- SIU freezes seven more bank accounts with R22.4 million in relation to Gauteng school sanitation tenders.
- Last month, the SIU froze money and assets worth R40.7 million.
- Tenders for the decontamination of schools were irregularly awarded, SIU said.
The Special Investigating Unit has been granted an order to freeze seven more bank accounts of companies implicated in irregular enders to sanitise Gauteng schools.
On Tuesday, the SIU said they had been granted an order by the Special Tribunal to freeze bank accounts with R22.4 million.
The companies whose banks are frozen are Chachulani Group Investment Holdings, Muta Investment Holdings, Netvision Energy Savers, Psychin Consulting, Home Ground Trading 1105, Mpale Investments Holdings, and Naledzi Investment Trust.
The R22.4 million order is in addition to the R40.7 million preservation order granted last month. The SIU last month froze bank accounts worth R40.7 million, which belong to seven companies, five people and two family trusts, to which the education department awarded contracts.
Bank accounts, with R6 million and assets worth an estimated R4.7 million, were frozen. The assets included two Mercedes Benz V Class, a Range Rover Sport, Haval H6 and a Toyota Avanza.
According to a statement by the SIU, the companies, along with about 200 others, were irregularly appointed by the Gauteng education department to sanitise schools for R431 million.
“The companies began dissipating the funds received from the Gauteng Department of Education upon receipt. Traces of the funds show that the companies made large payments to unidentified recipients who have, in turn, disposed of them.
“Some of the funds went towards travel and accommodation and towards loan repayments. It appears that the companies have been disposing of the funds with the intention of frustrating any claim that the SIU may have to those funds,” SIU spokesperson Kaizer Kganyago said.
He said the SIU would launch review proceedings in the Special Tribunal by 19 June and seek an order against the service providers to pay back all the money they received from the contracts.
Through their investigation, Kganyago said, they found the procurement process by the education department was unlawful.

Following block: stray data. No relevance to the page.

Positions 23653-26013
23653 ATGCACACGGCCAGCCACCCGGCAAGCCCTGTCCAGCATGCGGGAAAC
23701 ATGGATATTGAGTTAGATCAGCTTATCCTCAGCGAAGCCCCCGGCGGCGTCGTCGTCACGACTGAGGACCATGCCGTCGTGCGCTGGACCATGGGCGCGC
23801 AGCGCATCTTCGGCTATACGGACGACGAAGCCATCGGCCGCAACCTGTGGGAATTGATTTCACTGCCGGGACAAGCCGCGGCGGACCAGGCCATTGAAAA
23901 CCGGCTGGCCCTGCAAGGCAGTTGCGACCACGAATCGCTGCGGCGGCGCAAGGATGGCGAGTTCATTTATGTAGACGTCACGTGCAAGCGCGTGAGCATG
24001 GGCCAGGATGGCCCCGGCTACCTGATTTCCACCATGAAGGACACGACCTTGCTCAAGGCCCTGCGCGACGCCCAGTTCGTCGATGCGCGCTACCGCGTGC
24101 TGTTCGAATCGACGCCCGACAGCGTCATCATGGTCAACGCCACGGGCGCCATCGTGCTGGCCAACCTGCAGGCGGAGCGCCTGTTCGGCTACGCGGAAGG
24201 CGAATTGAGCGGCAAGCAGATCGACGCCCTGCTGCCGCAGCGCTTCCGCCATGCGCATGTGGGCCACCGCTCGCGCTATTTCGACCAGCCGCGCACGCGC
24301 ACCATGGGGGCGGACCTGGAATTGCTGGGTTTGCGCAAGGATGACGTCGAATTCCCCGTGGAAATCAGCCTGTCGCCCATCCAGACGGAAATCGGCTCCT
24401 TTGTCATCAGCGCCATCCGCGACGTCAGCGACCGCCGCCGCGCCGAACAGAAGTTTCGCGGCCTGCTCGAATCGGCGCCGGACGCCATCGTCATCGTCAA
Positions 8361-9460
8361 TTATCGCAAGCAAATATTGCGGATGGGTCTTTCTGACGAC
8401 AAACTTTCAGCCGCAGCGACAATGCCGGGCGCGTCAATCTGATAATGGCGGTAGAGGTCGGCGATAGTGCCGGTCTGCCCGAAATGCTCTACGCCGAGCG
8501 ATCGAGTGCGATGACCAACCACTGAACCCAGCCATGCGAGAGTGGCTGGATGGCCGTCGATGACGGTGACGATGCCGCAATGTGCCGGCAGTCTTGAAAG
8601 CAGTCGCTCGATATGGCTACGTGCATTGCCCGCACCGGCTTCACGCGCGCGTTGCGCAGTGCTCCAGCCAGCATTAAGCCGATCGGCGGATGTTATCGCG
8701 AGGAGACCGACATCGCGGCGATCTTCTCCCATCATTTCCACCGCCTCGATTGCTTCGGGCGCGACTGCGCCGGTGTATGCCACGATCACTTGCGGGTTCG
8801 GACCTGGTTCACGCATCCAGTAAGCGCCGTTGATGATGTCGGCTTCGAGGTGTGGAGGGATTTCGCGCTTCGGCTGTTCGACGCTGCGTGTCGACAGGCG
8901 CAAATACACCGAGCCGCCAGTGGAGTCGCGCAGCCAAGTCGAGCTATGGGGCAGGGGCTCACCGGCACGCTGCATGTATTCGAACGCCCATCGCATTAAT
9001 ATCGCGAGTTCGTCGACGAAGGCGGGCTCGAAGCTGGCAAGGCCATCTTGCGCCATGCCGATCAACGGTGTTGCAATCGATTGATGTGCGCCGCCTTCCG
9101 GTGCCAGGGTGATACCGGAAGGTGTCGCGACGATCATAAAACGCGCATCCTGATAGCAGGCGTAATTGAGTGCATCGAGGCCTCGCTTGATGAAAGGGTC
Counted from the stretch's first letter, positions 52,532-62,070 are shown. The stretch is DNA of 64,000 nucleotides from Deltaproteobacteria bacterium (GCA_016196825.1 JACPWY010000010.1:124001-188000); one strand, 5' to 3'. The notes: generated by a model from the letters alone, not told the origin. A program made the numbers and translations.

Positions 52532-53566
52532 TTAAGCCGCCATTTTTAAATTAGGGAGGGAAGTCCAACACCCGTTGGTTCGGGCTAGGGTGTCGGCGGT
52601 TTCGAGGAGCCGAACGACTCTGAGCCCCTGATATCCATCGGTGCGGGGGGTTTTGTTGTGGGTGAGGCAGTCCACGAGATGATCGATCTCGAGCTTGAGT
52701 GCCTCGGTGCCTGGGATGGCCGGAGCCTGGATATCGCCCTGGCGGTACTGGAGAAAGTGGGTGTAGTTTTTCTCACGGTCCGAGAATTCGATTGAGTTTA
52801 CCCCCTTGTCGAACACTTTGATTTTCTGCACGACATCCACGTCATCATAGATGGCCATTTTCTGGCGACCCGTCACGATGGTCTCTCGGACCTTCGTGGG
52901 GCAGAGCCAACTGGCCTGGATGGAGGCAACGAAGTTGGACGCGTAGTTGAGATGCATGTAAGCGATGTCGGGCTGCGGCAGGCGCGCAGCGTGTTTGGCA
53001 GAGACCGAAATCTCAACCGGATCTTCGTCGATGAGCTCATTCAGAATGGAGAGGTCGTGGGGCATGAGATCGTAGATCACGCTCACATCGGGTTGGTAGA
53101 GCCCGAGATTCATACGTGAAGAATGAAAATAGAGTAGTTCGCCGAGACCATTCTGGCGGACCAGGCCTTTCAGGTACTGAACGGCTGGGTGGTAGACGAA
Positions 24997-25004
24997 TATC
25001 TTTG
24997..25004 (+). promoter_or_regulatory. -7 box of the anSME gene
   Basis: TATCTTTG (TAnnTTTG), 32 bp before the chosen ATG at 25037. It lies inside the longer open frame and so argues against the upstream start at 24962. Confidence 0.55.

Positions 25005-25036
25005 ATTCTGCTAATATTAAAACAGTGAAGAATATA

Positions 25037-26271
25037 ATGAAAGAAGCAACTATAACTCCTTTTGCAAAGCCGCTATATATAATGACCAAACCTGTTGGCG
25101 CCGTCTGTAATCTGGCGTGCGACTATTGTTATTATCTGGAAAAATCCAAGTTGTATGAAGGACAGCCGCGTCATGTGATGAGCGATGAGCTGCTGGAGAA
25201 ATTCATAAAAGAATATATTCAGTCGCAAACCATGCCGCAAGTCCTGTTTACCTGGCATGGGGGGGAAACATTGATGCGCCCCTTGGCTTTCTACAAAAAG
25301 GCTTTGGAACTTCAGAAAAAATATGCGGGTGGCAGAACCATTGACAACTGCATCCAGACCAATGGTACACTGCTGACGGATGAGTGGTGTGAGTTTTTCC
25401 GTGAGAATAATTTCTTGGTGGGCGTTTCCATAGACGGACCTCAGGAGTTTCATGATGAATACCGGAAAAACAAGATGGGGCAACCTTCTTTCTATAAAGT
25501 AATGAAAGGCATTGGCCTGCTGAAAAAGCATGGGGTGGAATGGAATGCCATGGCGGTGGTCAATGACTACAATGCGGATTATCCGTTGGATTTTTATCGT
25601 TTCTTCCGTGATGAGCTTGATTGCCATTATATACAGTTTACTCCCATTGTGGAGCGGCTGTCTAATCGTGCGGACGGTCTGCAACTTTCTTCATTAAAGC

According to Kganyago, the Gauteng education department obtained a deviation under Treasury regulations to conduct the procurement process without inviting competitive bids. The department did so because emergency procurement was necessary, given the urgent need to appoint service providers to decontaminate schools exposed to Covid-19. The request for the deviation expressly stated that the Department would “appoint accredited service providers from the Central Supplier Database (CSD)”.
Despite this, 173 of the 280 service providers appointed were not accredited and were not on the CSD. “On this basis alone, the SIU will argue before the Special Tribunal that the procurement process was unlawful and falls to be reviewed and set aside.”
He said their investigation revealed that the procurement process was also not cost-effective. “The service providers were not paid per square meter of the area cleaned. Rather, a senior official in the department appears to have arbitrarily decided to offer a fee of R250 000 to R270 000 for the decontamination of primary schools; R250 000 to R290 000 for secondary schools; and R250 000 to R300 000 for district offices. The fees bear no relation to the work done by service providers or the cost of material used.”
Last Monday, Gauteng Education MEC Panyaza Lesufi said he should face action if he was implicated in the SIU report on the irregular tenders.
Lesufi was speaking at Cornwall Hill College in Irene near Pretoria, where parents and pupils were protesting against racism and discrimination.
"I will act immediately. I will act without fear or favour on whoever is implicated. Even if it (the report) mentions me. Someone must act against me," Lesufi said.He added that he would also act against whoever else was mentioned in the report as soon as he received it.
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